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Kudlik Bela and Katarina

Home / Righteous in Subotica / Kudlik Bela and Katarina

  TAKE CARE OF MY CHILD UNTIL I RETURN

In 1941, at the onset of the invasion of Subotica by Hungarian forces, a Jewish family by the name of Weiss – Josip, Piroshka (nee Spitze), and their son Mirko, born just before the war – lived in the town. Their first neighbours were Katarina and Bela Kudlik. After completing his military service in Prizren, Bela returned to his craft; namely, he was renowned for his skill of making the little “tambura” – a string instrument similar to a mandolin – and the fact that he would often take the opportunity to play his favourite instrument. Katarina and Piroshka were acquainted since their youth but did not have occasion to meet each other often after both had got married. However, Bela’s sister, Tereza, helped the Weiss family with the household chores and this gave the Kudliks an opportunity to meet little Mirko almost every day; a special friendship sprung up between the two families. The Kudliks had no children of their own and they amply bestowed their love on Mirko and on Tereza’s children. Tereza Sabo had six children of her own. In the hard living conditions brought about by the war, the Kudliks decided to help Tereza by adopting her daughter, Julijana – Juca. On moving in to live with the Kudliks, Juca found a new home and enjoyed the love of her newly-adopted parents.

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Although Jews were relatively safe in Hungary, Hungarian occ

upying forces were obliged to enforce anti-Jewish regulations, dictated by the Nazi regime in Germany, in the zones that came under their authority upon the capitulation of the Kingdom of Yugoslavia. In actions undertaken by Hungarian Fascists, Serbian patriots, Communists, and all those considered undesirables by the new regime perished side by side. When it came to Jews, the aim of the Nazi ideology was to exterminate them to the last. Upon the occupation, Mirko’s father, Josip, was immediately sent to forced labour, while Piroshka was left at home alone with her little child. She neither had any knowledge of what was happening to her husband, nor of his whereabouts.

Up to1943, Piroshka somehow managed to protect herself and her son Mirko from Fascist raids. When she received a summons to report to the occupying authorities on a daily basis, she was filled with dread that something terrible was about to happen and decided to ask the Kudliks to take Mirko in.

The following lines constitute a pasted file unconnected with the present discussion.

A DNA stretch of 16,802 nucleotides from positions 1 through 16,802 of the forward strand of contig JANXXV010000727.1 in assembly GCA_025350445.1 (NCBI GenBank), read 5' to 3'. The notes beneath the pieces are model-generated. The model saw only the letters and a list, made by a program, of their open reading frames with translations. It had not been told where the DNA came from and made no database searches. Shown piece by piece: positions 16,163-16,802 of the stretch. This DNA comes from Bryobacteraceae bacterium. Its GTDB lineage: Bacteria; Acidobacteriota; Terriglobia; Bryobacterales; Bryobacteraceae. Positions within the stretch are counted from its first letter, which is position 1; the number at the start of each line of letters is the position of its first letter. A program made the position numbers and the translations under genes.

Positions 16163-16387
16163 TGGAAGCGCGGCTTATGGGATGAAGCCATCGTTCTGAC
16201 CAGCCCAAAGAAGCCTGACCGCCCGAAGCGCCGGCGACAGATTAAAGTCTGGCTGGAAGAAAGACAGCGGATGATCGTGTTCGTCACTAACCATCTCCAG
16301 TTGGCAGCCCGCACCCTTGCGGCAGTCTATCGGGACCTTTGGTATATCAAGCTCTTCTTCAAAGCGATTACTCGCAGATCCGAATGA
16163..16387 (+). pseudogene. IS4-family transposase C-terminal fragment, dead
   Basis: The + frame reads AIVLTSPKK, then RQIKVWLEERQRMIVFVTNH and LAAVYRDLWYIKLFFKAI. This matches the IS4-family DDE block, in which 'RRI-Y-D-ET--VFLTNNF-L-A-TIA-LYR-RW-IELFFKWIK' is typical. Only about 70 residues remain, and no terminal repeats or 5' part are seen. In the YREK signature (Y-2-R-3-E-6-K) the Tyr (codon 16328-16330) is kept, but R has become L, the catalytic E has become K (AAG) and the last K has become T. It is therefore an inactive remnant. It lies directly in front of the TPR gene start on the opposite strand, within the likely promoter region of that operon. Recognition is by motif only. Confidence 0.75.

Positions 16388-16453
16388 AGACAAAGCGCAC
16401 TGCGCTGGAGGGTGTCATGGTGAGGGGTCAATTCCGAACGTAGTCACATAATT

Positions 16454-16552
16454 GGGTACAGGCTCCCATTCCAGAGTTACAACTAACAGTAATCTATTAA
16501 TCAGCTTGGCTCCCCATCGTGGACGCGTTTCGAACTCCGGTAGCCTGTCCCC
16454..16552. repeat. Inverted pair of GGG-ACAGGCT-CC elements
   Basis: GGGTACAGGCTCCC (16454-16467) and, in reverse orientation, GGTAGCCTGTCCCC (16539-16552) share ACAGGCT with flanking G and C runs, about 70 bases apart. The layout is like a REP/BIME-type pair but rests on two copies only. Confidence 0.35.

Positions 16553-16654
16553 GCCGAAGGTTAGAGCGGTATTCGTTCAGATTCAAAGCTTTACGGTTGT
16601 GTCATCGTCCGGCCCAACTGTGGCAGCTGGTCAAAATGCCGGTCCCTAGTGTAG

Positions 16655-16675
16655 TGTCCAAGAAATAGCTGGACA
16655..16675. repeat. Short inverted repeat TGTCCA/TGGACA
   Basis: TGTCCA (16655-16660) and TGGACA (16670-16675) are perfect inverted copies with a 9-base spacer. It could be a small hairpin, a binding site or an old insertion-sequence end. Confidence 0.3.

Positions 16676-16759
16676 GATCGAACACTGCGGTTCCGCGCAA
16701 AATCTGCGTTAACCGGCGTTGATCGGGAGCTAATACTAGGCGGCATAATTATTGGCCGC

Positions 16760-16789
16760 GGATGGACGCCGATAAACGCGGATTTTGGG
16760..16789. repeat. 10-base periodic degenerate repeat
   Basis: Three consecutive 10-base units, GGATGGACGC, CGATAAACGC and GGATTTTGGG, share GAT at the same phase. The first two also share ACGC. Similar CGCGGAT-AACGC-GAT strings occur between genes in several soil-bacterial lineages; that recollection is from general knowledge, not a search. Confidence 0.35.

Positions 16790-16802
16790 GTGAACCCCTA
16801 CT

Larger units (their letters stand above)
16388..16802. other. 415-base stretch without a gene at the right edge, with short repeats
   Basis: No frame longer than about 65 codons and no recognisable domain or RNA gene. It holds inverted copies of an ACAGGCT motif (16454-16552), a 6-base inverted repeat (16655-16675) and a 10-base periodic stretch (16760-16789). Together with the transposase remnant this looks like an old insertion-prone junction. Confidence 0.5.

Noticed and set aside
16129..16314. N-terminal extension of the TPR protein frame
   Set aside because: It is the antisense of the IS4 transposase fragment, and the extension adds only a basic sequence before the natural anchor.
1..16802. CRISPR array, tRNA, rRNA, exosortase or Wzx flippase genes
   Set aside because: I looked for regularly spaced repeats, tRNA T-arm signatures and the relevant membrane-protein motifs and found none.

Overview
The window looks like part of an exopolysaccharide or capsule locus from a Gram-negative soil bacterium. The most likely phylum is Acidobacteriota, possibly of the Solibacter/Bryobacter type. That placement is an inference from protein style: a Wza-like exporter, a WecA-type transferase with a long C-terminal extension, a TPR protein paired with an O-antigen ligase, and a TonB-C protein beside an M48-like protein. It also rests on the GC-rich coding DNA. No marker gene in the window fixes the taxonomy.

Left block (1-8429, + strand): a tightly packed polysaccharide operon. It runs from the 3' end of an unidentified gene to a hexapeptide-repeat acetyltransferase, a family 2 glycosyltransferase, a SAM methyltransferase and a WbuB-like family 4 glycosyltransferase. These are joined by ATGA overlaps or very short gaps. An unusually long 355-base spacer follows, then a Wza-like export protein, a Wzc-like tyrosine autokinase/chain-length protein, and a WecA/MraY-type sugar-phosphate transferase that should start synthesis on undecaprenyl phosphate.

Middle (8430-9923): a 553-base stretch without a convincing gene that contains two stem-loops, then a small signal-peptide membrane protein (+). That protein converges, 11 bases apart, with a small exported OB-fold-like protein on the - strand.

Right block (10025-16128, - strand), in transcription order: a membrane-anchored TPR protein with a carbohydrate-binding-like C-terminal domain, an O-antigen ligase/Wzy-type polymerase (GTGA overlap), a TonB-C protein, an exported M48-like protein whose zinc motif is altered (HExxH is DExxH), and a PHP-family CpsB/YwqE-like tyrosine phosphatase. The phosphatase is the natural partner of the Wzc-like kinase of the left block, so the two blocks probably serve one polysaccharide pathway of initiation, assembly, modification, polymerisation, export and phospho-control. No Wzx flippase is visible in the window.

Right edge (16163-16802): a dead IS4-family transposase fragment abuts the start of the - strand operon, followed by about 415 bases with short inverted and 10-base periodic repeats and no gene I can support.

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“I have brought you what I hold most dear in my life,” Piroshka told Katarina, placing little Mirko in front of her. “Please, look after him as you see fit; take him to be baptized in the church…name him Pista,” Piroshka was having increasing difficulty to find the right words. “Give him all the love you can instead of me,” she said. Her hand went up to her throat as if she could stop her tears by doing so; then she turned around and left.
Caught unaware, Katarina started: Juca was already living with them and the threat of Bela being drafted and sent to the front was growing with each day. She hurried out to catch up with Piroshka, but when she reached the street, Piroshka was nowhere to be seen. That was the last time Katarina ever saw Mirko’s mother.

Piroshka had written a letter, which she left behind with Mirko, asking the Kudliks to keep the child in their care and not to give him away to anyone else; she promised to return, firmly believing that her husband would come back as well, and that they would both be once again reunited with their son, Mirko.
The Kudliks took the child in, looking after him as if he were their own child. First

ly, Katarina and Bela decided to change Mirko’s identity. Katarina told everyone that they had taken in her brother’s daughter! So all of a sudden, Mirko became Marika. However, when a Hungarian officer was temporarily stationed in their house, they were faced with a new problem. After returning from work, the officer would ask for Marika’s company; he enjoyed playing with “her”, perhaps to relax after his mentally exhausting job, or maybe “she” reminded him of a child left home behind, waiting for his return. Therefore, he gave all his attention to this other child before him. The Kudliks realized that they could not pass Mirko off as a girl much longer. Through their connections, they baptized Mirko in a Catholic church. According to Piroshka’s wish, he was christened Stevan – Pista. Although Katarina had no idea why Piroshka had chosen that particular name, she was, nevertheless, satisfied to have fulfilled her request.